To the south and west of Nairobi, lie the vast plains of the Serengeti, reaching far into Tanzania.  Its a world of animals where humans are in the minority. The centerpiece to this region is the Ngorongoro Crater.  Here in the caldera of an extinct volcano, a huge population of animals lives in relatively unmolested natural harmony, which includes the expected cycles of violence and death.  Ironically, the most powerful movie treatment of this teeming world is found in the opening vistas of Disney’s animated film, The Lion King (1994), the dignity of which is marred only by the low comedy of flatulent warthogs. 

The most thunderous and memorable experience in this territory is the year-round migration of the wildebeests. In a great and perpetually revolving circle, thousands of these buffalo-like animals move across Tanzania and up into western Kenya. If you are lucky enough to be taken in a Range Rover out into the midst of this migration, it will live forever in your deepest recollections. Once again, the only representation of this event on the Hollywood screen is a brief animated sequence in The Lion KingThere are no large apes here. They are found further west toward Rwanda and the Congo. See Central Africa.

On the Serengeti, the lore of the Masai tribe is prominent. The story context for The Lion King borrowed heavily from this source. A far more true-to-life legend of the Masai people can be seen in Masai: The Rain Warriors (2005) – see Killing the Lion: African Tribal Movies below. Tales of white hunters and adventurers arriving in this expanded area are plentiful. Highlights include Mogambo (1953) and King Solomon’s Mines  (1950 / 2004).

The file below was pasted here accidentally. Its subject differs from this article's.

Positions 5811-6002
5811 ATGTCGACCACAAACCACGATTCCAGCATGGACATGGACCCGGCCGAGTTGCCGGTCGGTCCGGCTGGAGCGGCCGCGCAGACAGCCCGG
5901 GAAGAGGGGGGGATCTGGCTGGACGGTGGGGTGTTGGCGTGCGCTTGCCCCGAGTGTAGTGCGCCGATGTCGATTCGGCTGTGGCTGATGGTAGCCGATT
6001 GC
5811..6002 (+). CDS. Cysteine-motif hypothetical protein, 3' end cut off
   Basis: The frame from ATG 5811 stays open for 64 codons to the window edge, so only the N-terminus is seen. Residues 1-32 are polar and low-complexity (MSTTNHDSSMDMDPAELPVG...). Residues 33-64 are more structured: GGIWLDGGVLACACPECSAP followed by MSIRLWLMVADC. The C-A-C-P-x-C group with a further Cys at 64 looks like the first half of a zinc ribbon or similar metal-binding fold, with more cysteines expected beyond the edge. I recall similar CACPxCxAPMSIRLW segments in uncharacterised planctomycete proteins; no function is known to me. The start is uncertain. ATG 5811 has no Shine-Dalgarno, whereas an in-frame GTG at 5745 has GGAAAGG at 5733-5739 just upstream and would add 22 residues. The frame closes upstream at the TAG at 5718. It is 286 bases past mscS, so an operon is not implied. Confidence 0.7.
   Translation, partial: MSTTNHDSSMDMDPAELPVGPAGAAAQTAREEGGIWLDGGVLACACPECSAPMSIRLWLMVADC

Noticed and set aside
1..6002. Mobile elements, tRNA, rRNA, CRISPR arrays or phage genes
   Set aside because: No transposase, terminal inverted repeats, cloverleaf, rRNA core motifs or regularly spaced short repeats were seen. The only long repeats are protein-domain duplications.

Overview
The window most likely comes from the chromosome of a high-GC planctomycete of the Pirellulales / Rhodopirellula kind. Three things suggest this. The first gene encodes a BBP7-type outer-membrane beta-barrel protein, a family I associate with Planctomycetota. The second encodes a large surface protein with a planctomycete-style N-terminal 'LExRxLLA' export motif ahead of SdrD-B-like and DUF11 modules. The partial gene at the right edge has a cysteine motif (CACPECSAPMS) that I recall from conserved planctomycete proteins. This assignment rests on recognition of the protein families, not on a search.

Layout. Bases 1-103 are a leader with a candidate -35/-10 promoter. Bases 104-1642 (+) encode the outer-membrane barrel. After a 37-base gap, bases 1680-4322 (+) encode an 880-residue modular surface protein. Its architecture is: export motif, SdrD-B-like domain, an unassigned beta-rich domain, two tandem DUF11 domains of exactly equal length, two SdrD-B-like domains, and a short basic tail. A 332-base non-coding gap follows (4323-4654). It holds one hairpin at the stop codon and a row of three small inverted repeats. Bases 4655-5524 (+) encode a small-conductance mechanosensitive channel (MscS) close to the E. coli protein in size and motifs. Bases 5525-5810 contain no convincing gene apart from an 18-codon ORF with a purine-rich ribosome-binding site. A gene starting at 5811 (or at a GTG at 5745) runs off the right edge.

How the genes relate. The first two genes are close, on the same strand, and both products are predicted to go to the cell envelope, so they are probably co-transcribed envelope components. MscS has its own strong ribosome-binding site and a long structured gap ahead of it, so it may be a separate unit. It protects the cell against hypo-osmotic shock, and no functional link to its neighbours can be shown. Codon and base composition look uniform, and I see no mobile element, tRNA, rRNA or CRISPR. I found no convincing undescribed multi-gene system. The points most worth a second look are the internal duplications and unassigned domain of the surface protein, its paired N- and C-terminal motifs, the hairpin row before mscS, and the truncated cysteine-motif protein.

The family of Louis and Mary Leakey used Nairobi as headquarters for their expeditions out to Olduvai Gorge at the heart of the Serengeti Plain in search of early human remains.  The senior Leakeys lacked the glamour for a movie of their own but Louis, the patriarch, can be glimpsed briefly in the opening scenes of Gorillas in the Mist, see Central Africa. It was Mary who made the important discoveries. After these finds, dating to about two million years ago, the world imagined this area as the starting place for human migrations around the world.

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